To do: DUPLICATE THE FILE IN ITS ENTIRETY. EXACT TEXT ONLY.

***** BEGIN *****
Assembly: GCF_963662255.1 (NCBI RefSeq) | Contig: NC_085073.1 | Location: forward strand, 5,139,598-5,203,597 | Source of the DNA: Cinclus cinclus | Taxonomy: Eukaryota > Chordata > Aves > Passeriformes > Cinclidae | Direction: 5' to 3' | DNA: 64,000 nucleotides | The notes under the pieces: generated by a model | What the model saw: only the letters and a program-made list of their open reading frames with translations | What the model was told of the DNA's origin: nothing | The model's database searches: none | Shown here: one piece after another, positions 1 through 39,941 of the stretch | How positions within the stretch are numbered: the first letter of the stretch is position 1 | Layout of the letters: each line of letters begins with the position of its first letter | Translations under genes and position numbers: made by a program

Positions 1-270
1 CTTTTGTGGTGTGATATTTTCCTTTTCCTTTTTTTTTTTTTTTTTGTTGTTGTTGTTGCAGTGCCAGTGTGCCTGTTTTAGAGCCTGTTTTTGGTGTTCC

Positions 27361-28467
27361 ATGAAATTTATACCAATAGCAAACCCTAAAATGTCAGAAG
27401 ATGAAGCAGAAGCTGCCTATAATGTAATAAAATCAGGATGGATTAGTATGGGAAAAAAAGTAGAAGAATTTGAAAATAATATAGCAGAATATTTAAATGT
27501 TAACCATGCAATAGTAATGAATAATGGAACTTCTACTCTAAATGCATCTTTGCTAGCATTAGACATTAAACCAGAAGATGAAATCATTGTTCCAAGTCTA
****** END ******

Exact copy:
Assembly: GCF_963662255.1 (NCBI RefSeq) | Contig: NC_085073.1 | Location: forward strand, 5,139,598-5,203,597 | Source of the DNA: Cinclus cinclus | Taxonomy: Eukaryota > Chordata > Aves > Passeriformes > Cinclidae | Direction: 5' to 3' | DNA: 64,000 nucleotides | The notes under the pieces: generated by a model | What the model saw: only the letters and a program-made list of their open reading frames with translations | What the model was told of the DNA's origin: nothing | The model's database searches: none | Shown here: one piece after another, positions 1 through 39,941 of the stretch | How positions within the stretch are numbered: the first letter of the stretch is position 1 | Layout of the letters: each line of letters begins with the position of its first letter | Translations under genes and position numbers: made by a program

Positions 1-270
1 CTTTTGTGGTGTGATATTTTCCTTTTCCTTTTTTTTTTTTTTTTTGTTGTTGTTGTTGCAGTGCCAGTGTGCCTGTTTTAGAGCCTGTTTTTGGTGTTCC

Positions 27361-28467
27361 ATGAAATTTATACCAATAGCAAACCCTAAAATGTCAGAAG
27401 ATGAAGCAGAAGCTGCCTATAATGTAATAAAATCAGGATGGATTAGTATGGGAAAAAAAGTAGAAGAATTTGAAAATAATATAGCAGAATATTTAAATGT
27501 TAACCATGCAATAGTAATGAATAATGGAACTTCTACTCTAAATGCATCTTTGCTAGCATTAGACATTAAACCAGAAGATGAAATCATTGTTCCAAGTCTA